Six former cheerleaders and the former mascot from Morton Ranch High School made their first court appearances last week on hazing charges based on allegations that they pushed junior varsity cheerleaders, bound and blindfolded, into a swimming pool.
The misdemeanor charges state the defendants engaged in reckless conduct that endangered the mental and physical health and safety of the junior varsity cheerleaders. "We were bound by our shoulders and our wrists and blindfolded. And they started throwing water-balloons, hitting us with noodles, spraying our faces with hairspray. One of the girls was talking -- one of the varsity cheerleaders put Silly String in her mouth. And some of the girls started crying. That's when they stopped everything," Laura DeLaCruz, 14, said Wednesday.
The incident, alleged to have occurred at a private residence, took place because the junior cheerleader was pledging and being initiated into the varsity squad. The girls, who will be tried as adults, face probation and community service to six months in jail and a $2,000 fine if convicted of the class B misdemeanor charges. The girls were ordered to reappear before state District Judge Larry Standley on Dec. 12 who will ultimately determine the punishment imposed if convicted.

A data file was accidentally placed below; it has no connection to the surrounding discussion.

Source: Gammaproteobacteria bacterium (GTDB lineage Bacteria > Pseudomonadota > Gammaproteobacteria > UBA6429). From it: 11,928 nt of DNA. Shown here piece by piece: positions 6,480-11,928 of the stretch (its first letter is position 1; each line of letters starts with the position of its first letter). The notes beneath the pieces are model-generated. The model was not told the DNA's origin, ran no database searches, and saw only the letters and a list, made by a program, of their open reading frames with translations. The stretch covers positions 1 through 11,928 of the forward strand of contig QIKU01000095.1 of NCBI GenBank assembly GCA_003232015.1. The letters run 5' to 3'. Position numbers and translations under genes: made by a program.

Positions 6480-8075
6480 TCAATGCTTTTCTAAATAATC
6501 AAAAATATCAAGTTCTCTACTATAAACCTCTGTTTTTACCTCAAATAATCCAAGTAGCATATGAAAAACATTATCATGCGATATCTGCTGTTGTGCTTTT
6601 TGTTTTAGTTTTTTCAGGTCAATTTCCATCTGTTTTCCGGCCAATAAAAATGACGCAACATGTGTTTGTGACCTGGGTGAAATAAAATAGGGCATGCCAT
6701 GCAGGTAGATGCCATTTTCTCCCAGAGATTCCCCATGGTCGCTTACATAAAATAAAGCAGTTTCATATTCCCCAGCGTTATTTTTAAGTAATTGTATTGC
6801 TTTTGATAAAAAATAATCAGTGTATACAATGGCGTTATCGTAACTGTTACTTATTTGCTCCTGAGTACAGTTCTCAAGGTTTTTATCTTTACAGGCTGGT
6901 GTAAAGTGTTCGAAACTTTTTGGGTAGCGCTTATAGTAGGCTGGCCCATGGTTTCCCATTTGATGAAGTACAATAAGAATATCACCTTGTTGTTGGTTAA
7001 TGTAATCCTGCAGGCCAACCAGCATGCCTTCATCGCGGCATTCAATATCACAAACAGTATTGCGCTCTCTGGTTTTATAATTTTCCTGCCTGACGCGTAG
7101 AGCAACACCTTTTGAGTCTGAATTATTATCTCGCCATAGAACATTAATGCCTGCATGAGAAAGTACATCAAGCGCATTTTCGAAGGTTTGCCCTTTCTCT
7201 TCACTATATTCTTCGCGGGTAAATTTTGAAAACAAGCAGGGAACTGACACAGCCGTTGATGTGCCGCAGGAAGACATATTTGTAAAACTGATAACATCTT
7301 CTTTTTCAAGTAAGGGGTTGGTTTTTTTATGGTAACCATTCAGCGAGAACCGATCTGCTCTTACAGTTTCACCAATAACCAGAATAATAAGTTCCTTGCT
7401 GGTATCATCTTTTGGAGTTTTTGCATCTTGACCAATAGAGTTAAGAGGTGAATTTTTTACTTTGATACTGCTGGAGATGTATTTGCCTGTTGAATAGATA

Hazing in schools first caught media attention 3 years ago when a student at the University of Texas died after a hazing incident at the Lamda Phi Epsilon house in Austin. Three of the fraternity brothers pleaded no contest to similar charges the cheerleaders now face stemming from an incident in which the pledging boy was asked to drink an entire liter of rum. Obviously these circumstances are completely different. However, the dangerous conditions in both cases mixed with the victims’ voluntary compliance in order to gain needed acceptance seems to be a reoccurring problem with young teenagers. It will be interesting to see if the punishment imposed will help deter future incidents from occurring.